The Foreign Denial and Deception Committee (FDDC) is a National Intelligence Council Technical Production Committee under the National Intelligence Officer for Space and Technical Intelligence. The FDDC supports the NIO in advising and assisting the DNI on foreign activities that thwart United States intelligence through denial and deception (D&D) means designed to degrade the accuracy, credibility, and timeliness of analysis assessments and products. The FDDC promotes the effective use of IC resources to counter foreign D&D, provides authoritative IC assessments on worldwide D&D efforts, and coordinates program-relevant threat assessments and policy issues affecting IC counter-D&D efforts.

Obama administration zeroed out intelligence training in denial and deception

Eyewitnesses told the Center for Security Policy that ODNI Clapper squeezed out the denial and deception graduate-level program for professional intelligence officers and analysts. As reported in the American Greatness article:

At roughly the same time, the National Intelligence University, under Clapper’s ultimate authority, inexplicably zeroed out its popular and well-attended denial and deception studies program. That action prevented officers, agents, and analysts from the entire U.S. intelligence community from even learning about our adversaries’ tradecraft against us.

So if Russian “disinformation” and “subversion” were really behind the 2016 Trump campaign, why did the Obama Administration quietly shut down the intelligence community’s analytical and training capabilities to counter such things?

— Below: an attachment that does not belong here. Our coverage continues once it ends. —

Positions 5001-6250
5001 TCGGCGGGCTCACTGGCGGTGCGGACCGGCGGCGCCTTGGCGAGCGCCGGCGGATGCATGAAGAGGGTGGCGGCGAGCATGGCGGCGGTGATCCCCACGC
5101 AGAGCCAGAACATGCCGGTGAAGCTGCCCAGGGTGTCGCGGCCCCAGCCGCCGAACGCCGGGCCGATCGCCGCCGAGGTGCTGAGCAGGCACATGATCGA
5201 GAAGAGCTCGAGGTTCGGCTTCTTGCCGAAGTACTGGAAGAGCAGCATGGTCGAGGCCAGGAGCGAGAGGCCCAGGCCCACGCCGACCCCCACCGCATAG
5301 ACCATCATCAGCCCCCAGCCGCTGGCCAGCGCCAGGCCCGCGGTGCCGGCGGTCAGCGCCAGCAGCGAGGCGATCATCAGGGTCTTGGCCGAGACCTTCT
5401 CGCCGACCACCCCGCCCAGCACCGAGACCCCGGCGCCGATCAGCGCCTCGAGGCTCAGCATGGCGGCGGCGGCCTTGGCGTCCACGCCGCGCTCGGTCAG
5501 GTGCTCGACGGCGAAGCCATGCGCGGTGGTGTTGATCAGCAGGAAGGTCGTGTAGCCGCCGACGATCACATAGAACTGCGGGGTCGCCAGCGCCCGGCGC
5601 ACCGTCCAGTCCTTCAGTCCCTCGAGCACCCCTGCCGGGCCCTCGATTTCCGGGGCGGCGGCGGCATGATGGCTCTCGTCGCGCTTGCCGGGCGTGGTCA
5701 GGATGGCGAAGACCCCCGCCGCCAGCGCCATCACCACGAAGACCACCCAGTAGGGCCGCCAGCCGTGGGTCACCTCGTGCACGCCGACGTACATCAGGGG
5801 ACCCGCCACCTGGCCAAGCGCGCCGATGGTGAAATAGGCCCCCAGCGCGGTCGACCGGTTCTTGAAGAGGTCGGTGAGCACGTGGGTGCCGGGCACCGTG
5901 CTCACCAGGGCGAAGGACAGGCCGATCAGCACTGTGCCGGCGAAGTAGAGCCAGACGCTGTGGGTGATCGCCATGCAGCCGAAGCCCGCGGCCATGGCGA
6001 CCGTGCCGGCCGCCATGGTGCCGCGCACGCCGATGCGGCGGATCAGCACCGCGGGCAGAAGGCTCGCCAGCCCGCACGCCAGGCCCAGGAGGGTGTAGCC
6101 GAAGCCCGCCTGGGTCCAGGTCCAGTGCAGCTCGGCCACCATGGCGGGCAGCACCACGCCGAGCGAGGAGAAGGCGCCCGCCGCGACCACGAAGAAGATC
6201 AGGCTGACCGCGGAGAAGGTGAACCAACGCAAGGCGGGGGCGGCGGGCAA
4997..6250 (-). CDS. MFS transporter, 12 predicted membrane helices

Nobody has answered that question.

By 2020 it was definitely gone

The FDDC – and the the entire intelligence discipline of studying and countering denial and deception – was history by 2020.

James B. Bruce, a career intelligence officer who had the denial and deception portfolio for much of his career, including as FDDC executive secretary, wrote an article published in 2020 about the rollercoaster-like trajectory of the discipline. The article, rich in facts, traces the history of denial and deception as a US intelligence discipline, and notes that the only CIA directors who had championed it were William Casey under President Reagan and James Woolsey under President Clinton.

Bruce wrote that the National Intelligence University’s five-course accredited certificate program in Denial and Deception, founded in 2002, was gone by 2015.

This was, then, a deliberate effort by the leadership of the Obama intelligence community to prevent career intelligence officers from mastering how foreign adversaries – mainly Russia, China, North Korea, and Iran – waged denial and deception, and from studying how to detect and counter it.

The program had attracted intelligence officers from across the civilian US intelligence community, FBI, and military commands, and included personnel from the Five Eyes allies Australia, Canada, New Zealand, and the United Kingdom.

Now it’s gone, and nobody can explain why.